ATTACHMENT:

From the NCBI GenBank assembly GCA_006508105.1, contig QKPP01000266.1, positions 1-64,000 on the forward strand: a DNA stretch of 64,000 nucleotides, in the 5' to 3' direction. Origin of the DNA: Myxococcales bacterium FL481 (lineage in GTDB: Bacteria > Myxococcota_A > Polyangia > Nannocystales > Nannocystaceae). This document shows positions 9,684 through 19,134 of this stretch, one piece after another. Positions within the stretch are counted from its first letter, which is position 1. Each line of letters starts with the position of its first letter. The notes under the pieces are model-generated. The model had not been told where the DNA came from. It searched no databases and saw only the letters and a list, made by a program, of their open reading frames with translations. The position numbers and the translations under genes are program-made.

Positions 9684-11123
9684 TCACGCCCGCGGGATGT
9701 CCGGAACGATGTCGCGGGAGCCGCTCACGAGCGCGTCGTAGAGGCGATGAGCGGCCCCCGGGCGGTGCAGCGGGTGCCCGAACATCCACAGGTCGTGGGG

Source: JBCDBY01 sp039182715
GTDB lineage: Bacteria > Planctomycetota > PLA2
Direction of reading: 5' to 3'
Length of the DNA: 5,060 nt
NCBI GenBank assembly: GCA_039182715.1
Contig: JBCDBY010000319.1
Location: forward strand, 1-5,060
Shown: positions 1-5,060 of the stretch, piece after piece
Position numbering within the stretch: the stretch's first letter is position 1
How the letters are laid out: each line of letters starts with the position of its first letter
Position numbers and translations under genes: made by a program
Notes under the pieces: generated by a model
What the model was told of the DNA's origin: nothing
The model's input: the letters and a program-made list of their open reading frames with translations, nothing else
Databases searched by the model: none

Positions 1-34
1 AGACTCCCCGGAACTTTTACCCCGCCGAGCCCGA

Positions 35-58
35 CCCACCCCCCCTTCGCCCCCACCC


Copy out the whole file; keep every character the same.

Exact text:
From the NCBI GenBank assembly GCA_006508105.1, contig QKPP01000266.1, positions 1-64,000 on the forward strand: a DNA stretch of 64,000 nucleotides, in the 5' to 3' direction. Origin of the DNA: Myxococcales bacterium FL481 (lineage in GTDB: Bacteria > Myxococcota_A > Polyangia > Nannocystales > Nannocystaceae). This document shows positions 9,684 through 19,134 of this stretch, one piece after another. Positions within the stretch are counted from its first letter, which is position 1. Each line of letters starts with the position of its first letter. The notes under the pieces are model-generated. The model had not been told where the DNA came from. It searched no databases and saw only the letters and a list, made by a program, of their open reading frames with translations. The position numbers and the translations under genes are program-made.

Positions 9684-11123
9684 TCACGCCCGCGGGATGT
9701 CCGGAACGATGTCGCGGGAGCCGCTCACGAGCGCGTCGTAGAGGCGATGAGCGGCCCCCGGGCGGTGCAGCGGGTGCCCGAACATCCACAGGTCGTGGGG

Source: JBCDBY01 sp039182715
GTDB lineage: Bacteria > Planctomycetota > PLA2
Direction of reading: 5' to 3'
Length of the DNA: 5,060 nt
NCBI GenBank assembly: GCA_039182715.1
Contig: JBCDBY010000319.1
Location: forward strand, 1-5,060
Shown: positions 1-5,060 of the stretch, piece after piece
Position numbering within the stretch: the stretch's first letter is position 1
How the letters are laid out: each line of letters starts with the position of its first letter
Position numbers and translations under genes: made by a program
Notes under the pieces: generated by a model
What the model was told of the DNA's origin: nothing
The model's input: the letters and a program-made list of their open reading frames with translations, nothing else
Databases searched by the model: none

Positions 1-34
1 AGACTCCCCGGAACTTTTACCCCGCCGAGCCCGA

Positions 35-58
35 CCCACCCCCCCTTCGCCCCCACCC